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Just starting out...

Discussion in 'Employment & Jobs' started by zet, Oct 20, 2010.

  1. zet

    zet Byte Poster

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    Hey guys,

    I've just finished my MSc Computer Science Degree (also A+ certified!) and I'm now looking around for jobs specifically within the *surprise* IT industry. Although I have some programming experience, primarily with Java, I dont want a programming based job. I'm looking more at technical support, fixing/repairing type of job.

    I guess this is where my first query starts, the only thing I can come up with are 'technical support' based roles (having looked around on job sites) but what other fields are there? What else could I consider getting into?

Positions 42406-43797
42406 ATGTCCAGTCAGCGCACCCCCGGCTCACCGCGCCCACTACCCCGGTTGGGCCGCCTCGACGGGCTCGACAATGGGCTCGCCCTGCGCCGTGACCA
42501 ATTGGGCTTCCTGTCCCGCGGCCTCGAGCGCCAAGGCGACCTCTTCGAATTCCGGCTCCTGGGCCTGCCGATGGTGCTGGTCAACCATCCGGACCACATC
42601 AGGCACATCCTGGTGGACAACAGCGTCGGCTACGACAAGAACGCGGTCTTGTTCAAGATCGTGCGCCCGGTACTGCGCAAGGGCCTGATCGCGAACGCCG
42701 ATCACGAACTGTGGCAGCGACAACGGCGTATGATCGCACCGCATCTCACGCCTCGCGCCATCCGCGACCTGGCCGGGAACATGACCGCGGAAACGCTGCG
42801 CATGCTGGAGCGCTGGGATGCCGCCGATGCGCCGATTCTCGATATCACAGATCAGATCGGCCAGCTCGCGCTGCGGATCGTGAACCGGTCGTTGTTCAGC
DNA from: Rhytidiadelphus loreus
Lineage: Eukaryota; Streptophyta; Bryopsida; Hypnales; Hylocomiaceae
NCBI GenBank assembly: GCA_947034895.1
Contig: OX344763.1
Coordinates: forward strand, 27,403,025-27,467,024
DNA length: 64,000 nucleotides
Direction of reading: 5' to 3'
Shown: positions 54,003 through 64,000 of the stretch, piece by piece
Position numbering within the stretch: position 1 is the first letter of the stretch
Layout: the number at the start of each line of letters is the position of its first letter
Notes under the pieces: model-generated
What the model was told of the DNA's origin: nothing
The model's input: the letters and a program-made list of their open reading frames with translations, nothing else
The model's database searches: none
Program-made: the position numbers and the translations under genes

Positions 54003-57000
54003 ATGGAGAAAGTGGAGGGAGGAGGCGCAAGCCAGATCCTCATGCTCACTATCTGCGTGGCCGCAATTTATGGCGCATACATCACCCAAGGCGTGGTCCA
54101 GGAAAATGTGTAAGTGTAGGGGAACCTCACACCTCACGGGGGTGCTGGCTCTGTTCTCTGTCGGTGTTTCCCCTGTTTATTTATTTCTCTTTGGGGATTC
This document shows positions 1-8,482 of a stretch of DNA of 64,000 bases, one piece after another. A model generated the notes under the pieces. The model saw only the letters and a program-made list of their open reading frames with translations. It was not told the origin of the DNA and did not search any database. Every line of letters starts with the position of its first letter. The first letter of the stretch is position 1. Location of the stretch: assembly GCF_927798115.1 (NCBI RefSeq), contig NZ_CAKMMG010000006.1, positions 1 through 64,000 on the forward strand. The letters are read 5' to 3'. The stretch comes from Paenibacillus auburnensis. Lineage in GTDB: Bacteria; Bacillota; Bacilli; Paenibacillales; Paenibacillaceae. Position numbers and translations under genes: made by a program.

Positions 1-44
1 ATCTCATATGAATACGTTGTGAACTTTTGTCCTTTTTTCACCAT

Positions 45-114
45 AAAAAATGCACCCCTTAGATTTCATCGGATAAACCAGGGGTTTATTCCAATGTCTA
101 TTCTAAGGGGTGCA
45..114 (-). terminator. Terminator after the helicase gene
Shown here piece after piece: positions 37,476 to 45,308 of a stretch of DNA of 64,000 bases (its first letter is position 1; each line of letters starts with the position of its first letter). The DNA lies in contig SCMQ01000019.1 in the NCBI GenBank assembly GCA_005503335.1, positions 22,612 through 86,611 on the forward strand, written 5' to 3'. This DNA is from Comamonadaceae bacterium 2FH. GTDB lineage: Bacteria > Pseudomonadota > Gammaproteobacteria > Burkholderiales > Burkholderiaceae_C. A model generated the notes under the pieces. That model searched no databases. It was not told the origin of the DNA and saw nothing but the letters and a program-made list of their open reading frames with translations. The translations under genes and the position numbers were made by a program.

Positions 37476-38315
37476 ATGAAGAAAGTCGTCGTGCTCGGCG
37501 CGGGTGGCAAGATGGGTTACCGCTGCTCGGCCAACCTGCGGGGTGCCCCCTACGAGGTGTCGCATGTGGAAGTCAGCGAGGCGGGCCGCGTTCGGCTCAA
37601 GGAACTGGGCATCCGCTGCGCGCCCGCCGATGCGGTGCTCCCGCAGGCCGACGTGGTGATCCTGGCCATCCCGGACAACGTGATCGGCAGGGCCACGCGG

My next query relates to producing a good CV. I applied for one job yesterday, one where they were seeking a graduate and today I recieved a rejection although I did meet pretty much all of what they were asking for. This lead me to believe that there maybe a problem with my CV. I've attached my CV could this every so kind community please take a look and provide some feedback on what I should consider adding :P

    All feedback is much appreciated!!

    Thanks in advance!
     

    Attached Files:

    • CV.doc
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      61 KB
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    Certifications: BSc, MSc, A+
  2. greenbrucelee
    Highly Decorated Member Award

    greenbrucelee Zettabyte Poster

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    Job roles

    1st line support
    IT Technican
    Field Service Technician (hardware & software).

    I havent got time to look at your cv yet but I am sure someone will come along soon.
     
    Certifications: A+, N+, MCDST, Security+, 70-270
    WIP: 70-620 or 70-680?
  3. zet

    zet Byte Poster